What are the odds of a major earthquake along the US West Coast within 30 years from now? Pretty Good

What are the odds of a major earthquake along the US West Coast within 30 years from now?

Pretty good. The next “Big One” won’t be fun, people will die, but it’s not going to be the end of California.

The last Cascadia Megathrust earthquake occurred in 1700 (inferred from Japanese tsunami records). Over the past 2617 years, there have been similar quakes (M8+) every (on average) 500 years, with the shortest interval (so far) at 390 years.

It has been 317 years since the quake in 1700, and if the periodicity holds, then the next quake will occur around 75 years from now. Or later. Or earlier.

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Chart showing all 40 major earthquakes in the Cascadia subduction zone. via Oregon Live

The quake in 1700 was estimated to be between 8.7 and 9.2 in magnitude. The current odds of a M8+ quake caused by the subduction of the Juan de Fuca plate is 37% chance in 50 years; odds that it is a M9+ rests at 10–15% within the same time frame. This means that within the next 50 years, there will most likely be a quake and a 63% chance it will be less than M8+, and a 85% chance it will be less than M9+.

Are we ready?

Please note that entire region is not ready for either a M8+ or M9+ seismic event. It will cause massive destruction, and most likely an economic collapse of the region. It will most likely cause the reinvigoration of the volcanos, which if they also erupt (primarily Mt Rainier) most of the Kent Valley and parts of Pierce and King Counties will be covered in lahars. If there’s not much warning before an eruption of Rainier, a lot of people in Tacoma are going to die. You won’t be able to evacuate fast enough.

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Illustration of damage from potential 9.0 magnitude earthquake in the Cascadia subduction zone. via Inhabitat

Also, whereas in some areas, quakes mean uplift, scarp movements, and such, when it comes to Cascadia Megathrust quakes, there is a dragging down of the edge of the North American plate that is overriding the Juan de Fuca plate. The amount of expected subsidence from the quake is 1–2 meters (meaning that sea level incursion will rise by that amount).

Other apocalytical scenarios for the US: The New Madrid Megaquake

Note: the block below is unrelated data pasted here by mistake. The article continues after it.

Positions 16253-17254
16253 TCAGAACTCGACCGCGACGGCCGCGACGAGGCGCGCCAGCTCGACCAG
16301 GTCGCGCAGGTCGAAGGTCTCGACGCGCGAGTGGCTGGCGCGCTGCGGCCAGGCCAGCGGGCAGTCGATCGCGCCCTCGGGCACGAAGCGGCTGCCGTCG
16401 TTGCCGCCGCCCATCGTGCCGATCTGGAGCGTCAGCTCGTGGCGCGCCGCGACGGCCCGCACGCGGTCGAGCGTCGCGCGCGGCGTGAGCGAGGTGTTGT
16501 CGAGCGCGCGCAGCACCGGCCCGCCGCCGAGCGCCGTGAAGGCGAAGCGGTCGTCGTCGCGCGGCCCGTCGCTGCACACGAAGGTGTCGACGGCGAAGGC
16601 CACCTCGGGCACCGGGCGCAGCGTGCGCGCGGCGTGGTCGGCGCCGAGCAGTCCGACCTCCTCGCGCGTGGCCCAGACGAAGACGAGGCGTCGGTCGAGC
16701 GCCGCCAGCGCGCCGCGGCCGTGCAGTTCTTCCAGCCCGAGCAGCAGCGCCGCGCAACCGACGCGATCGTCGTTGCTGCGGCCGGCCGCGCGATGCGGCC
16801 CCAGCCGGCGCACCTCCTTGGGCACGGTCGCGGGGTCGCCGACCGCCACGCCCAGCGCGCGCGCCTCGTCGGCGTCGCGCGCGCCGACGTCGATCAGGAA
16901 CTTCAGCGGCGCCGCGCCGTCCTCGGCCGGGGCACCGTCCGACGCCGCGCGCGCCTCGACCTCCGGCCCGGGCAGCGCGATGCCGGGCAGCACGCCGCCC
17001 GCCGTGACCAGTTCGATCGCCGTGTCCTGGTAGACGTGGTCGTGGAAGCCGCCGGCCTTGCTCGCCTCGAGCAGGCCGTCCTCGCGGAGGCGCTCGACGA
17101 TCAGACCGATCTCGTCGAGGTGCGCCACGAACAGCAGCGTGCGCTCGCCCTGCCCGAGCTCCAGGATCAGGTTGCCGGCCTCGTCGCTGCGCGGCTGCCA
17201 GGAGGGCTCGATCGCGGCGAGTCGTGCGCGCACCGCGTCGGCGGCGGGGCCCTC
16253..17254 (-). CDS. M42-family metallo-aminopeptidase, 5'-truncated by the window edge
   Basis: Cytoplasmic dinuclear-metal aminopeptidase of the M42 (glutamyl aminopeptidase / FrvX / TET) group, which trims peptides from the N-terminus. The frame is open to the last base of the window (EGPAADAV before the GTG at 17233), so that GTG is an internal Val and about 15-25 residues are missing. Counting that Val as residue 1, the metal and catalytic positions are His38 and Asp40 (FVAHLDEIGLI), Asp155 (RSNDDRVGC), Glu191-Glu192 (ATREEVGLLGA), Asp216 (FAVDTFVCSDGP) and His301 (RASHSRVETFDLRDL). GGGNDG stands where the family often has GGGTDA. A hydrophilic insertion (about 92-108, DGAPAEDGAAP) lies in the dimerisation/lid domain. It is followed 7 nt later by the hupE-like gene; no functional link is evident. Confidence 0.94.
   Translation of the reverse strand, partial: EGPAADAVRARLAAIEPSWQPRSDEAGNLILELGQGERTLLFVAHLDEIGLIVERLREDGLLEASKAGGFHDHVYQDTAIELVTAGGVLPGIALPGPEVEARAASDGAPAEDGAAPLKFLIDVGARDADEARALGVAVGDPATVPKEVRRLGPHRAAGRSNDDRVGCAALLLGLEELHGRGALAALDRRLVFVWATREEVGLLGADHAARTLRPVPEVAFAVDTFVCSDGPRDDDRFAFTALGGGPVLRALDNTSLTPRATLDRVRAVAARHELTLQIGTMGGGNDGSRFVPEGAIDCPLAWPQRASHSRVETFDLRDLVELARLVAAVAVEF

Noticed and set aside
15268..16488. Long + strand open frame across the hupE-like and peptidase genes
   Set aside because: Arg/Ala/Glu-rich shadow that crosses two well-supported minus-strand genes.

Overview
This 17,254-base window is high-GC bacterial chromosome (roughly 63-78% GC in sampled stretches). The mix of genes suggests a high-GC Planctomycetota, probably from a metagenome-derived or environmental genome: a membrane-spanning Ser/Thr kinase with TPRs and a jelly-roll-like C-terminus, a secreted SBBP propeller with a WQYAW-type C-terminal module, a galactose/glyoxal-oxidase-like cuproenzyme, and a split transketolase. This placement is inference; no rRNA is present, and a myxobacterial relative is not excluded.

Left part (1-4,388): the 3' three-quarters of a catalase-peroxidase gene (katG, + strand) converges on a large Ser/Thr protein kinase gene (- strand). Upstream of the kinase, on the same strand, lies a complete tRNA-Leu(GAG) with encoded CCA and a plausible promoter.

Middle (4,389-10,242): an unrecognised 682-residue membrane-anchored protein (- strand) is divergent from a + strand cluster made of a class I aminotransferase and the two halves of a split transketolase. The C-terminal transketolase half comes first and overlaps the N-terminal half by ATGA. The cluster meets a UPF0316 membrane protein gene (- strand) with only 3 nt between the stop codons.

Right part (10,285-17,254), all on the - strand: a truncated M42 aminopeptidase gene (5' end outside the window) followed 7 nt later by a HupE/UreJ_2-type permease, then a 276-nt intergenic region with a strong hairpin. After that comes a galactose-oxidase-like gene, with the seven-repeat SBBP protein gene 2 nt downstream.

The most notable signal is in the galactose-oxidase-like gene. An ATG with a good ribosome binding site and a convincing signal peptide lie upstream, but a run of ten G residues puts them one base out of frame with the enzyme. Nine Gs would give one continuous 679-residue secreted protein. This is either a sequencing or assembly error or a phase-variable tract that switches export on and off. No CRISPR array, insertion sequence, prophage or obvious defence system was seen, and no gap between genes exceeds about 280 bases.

An even scarier scenario faces the Midwest. There hasn’t been a major earthquake in the Midwest in 200 years, but the New Madrid fault zone in Missouri produced the granddaddy of all American earthquakes in 1811–12. It lasted all winter. Not many people died, however, because the only people living in the Midwest in 1812 were Indians in huts and tepees and pioneers in tiny log cabins. Earthquakes don’t kill people. Architecture does. (And fires… and tidal waves.)

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Map of the earthquake fault lines in the US. check out The New Madrid Seismic Zone. via Strange Sounds

Because it’s been 200 years, people have forgotten that St. Louis and Memphis and even Indianapolis and Louisville are in an active seismic zone. Consequently, few buildings and bridges and gas pipelines and sewage systems will withstand a tremor the size of the 1812 New Madrid quake — which is going to happen at some point. In fact, delivery is already overdue: sedimentary evidence shows that a big quake on that fault happens about every 200 years. We’re at 205. I hope it happens on a sunny day when as many people as possible are outside.

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This block diagram shows subduction of the oceanic Juan de Fuca plate beneath continental crust of North America. Geophysical evidence demonstrates that the subduction zone is locked and accumulating strain that will be released in future great (magnitude 8 or larger) earthquakes. The diagram also shows the locations of large (magnitude 6-7+), historic, crustal and subcrustal earthquakes in southern British Columbia and northern Washington. via SFU

Coming back to the topic

So what is the likelihood of a mega thrust earthquake in 30 years? In the last 2617 years, the shortest interval between quakes was 390 years. It has been 317 years since the last super quake, and that’s still 73 years from equaling the shortest inter-quake interval.

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